Conquering Mount Everest

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Podcast Transcript

You are probably well aware that Mount Everest is the tallest mountain on Earth. 

Because of its status as the highest point on Earth, it has attracted thousands of people who have climbed to the summit.

In the process, it has also killed hundreds of people who died in the attempt.

Learn more about the history of trying to climb Mount Everest on this episode of Everything Everywhere Daily.

Mount Everest, the tallest mountain in the world, lies on the border of China and Nepal in the Himalayan mountains. 

Just to be pedantic, it is only the tallest mountain depending on how you measure it.  It is the highest point above sea level on Earth. 

However, it is not the point on the Earth that is furthest from the center of the Earth or the point which is closest to space. That would be Mount Chimborazo in Ecuador, and the reason this is the point furthest from the center has to do with the fact that it is near the equator. The Earth bulges just slightly enough to make up for the difference in height between it and Everest.

Likewise, if you measure from the base of a mountain to the top, Everest is also not the largest. That would be Mona Kea in Hawaii, which has a base that extends to the bottom of the ocean. If you just consider base to peak on land, then it would be Mount Denali in Alaska.

That nitpicking aside, for the purpose of this episode Mount Everest is the tallest mountain in the world coming in at a whopping 8,848.86 meters or  29,031.7 feet.

It actually took a lot of work to figure out that Everest was in fact the tallest mountain in the world. 

In 1802 the British began an effort to survey the entire continent of India in what was known as the Great Trigonometrical Survey.  It was an extremely difficult project as the surveyors had to battle malaria and monsoons. 

28 years after the start of the project, they had reached the foothills of the Himalayas. The problem was, Nepal, unlike India, wasn’t controlled by the British and westerners were not welcome. 

The project was restarted in 1847 with observations of the Himalayan peaks from outside of Nepal, which could be seen about 200 kilometers in the distance.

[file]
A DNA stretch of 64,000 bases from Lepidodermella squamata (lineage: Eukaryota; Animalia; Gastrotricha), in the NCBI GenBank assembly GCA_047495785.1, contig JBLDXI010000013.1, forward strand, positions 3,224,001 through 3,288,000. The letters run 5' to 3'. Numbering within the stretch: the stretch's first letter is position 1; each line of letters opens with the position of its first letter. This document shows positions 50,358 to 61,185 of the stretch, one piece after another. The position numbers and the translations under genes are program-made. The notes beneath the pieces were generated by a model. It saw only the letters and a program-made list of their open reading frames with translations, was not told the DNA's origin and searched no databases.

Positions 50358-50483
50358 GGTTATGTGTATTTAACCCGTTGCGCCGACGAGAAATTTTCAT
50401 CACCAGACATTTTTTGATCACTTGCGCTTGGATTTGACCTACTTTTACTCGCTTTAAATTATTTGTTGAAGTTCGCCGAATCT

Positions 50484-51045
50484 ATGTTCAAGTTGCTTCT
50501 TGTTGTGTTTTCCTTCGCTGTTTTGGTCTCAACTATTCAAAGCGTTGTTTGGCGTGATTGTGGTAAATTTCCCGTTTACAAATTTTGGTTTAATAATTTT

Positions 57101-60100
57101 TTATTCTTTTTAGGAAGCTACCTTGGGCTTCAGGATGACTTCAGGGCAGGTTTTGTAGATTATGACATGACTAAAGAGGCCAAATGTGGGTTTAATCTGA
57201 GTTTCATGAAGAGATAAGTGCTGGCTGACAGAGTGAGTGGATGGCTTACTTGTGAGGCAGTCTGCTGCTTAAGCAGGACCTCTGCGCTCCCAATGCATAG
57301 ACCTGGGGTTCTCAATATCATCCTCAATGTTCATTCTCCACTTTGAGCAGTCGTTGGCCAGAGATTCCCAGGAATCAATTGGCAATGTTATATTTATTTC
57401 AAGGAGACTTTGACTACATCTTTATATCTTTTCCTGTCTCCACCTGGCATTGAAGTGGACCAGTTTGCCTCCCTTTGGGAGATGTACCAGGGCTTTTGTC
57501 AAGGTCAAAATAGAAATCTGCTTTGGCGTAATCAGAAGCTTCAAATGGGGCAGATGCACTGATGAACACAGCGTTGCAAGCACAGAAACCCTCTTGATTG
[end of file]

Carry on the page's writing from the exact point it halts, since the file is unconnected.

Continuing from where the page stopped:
From this, it was determined in 1847 that Mount Kangchenjunga was the tallest mountain in the world. 

However, as more measurements were made, another peak was discovered that was even taller. 

Using the data from the survey team, in 1852 an Indian mathematician named Radhanath Sikdar was the first person in the world to calculate and determine that the mountain known at that time as Peak XV, was the tallest in the world. 

He calculated it to be exactly 29,000 feet, however, his bosses added two feet to the total, just because such a round number would look suspicious. 

During the survey, the British tried to name Himalayan peaks using local names, however, because they couldn’t enter Nepal, they didn’t know of any local name for the mountain. So the decision was made to name the peak after the Surveyor General of India, ??Sir George Everest. 

Today, it is known by several different names in different languages. In Nepali it is Sa-gar-m?t-h?, in Tibetan it is Cho-mo-lung-ma, and in Chinese, it is Zh?mùl?ngm? f?ng. (Chu-mu-lang-ma fung)

Once you know what the tallest mountain is, of course, someone is going to try to climb it. 

There were no attempts to climb Everest through the entirety of the 19th century. Mountain climbing was extremely difficult and technical innovations that would make an attempt possible didn’t exist yet. 

Moreover, no one could enter Nepal, so even if someone wanted to make an attempt, it wasn’t possible. 

The real beginning of Everest exploration can be said to have begun with the 1921 British Mount Everest reconnaissance expedition.

This was not an attempt to climb Everest, it was really just an opportunity to figure out how to get close to the mountain, and then once there, figure out what some approaches up the mountain might have been possible. 

The expedition was required because almost next to nothing was known about it outside of Nepal and Tibet. 

The expedition started from Tibet because Nepal was still closed to outsiders in 1921. They explored the north side of Everest because that was what was available to them. 

The leader of the expedition was Charles Howard-Bury, but the lead climber was a man by the name of George Mallory, who was visiting the Himalayas for the first time. 

The 1921 reconnaissance expedition set the stage for the very first attempt to climb Everest in 1922. 

By this time, both the north and south poles had been explored, and climbing the world’s tallest peak became the last, great achievement in exploring the globe. As the British hadn’t been first to either pole, they wanted to be first to what was called the “third pole”

The first summit expedition was sponsored by the Royal Geographic Society. They planned it for April and May, which would be after winter, but before the monsoons arrived. 

The thing which this attempt did, which had never been done before, was used bottled oxygen. 

What made an Everest attempt so different than any other mountaineering effort was the extreme height. Humans had no real experience at such an altitude. At the time of the attempt, the flight altitude record was about the same as the height of Everest. 

There was debate amongst the members of the expedition if using oxygen constituted “fair means”. Eventually, it was decided that above what is known as the death zone, which is above 8,000 meters or 26,000 feet, it was simply necessary for survival. This decision was actually based on research done on high altitude aviation during the first world war.

The team consisted of 13 British, and about 150 Nepalese and Tibetan porters, most of them being used to get supplies to base camp.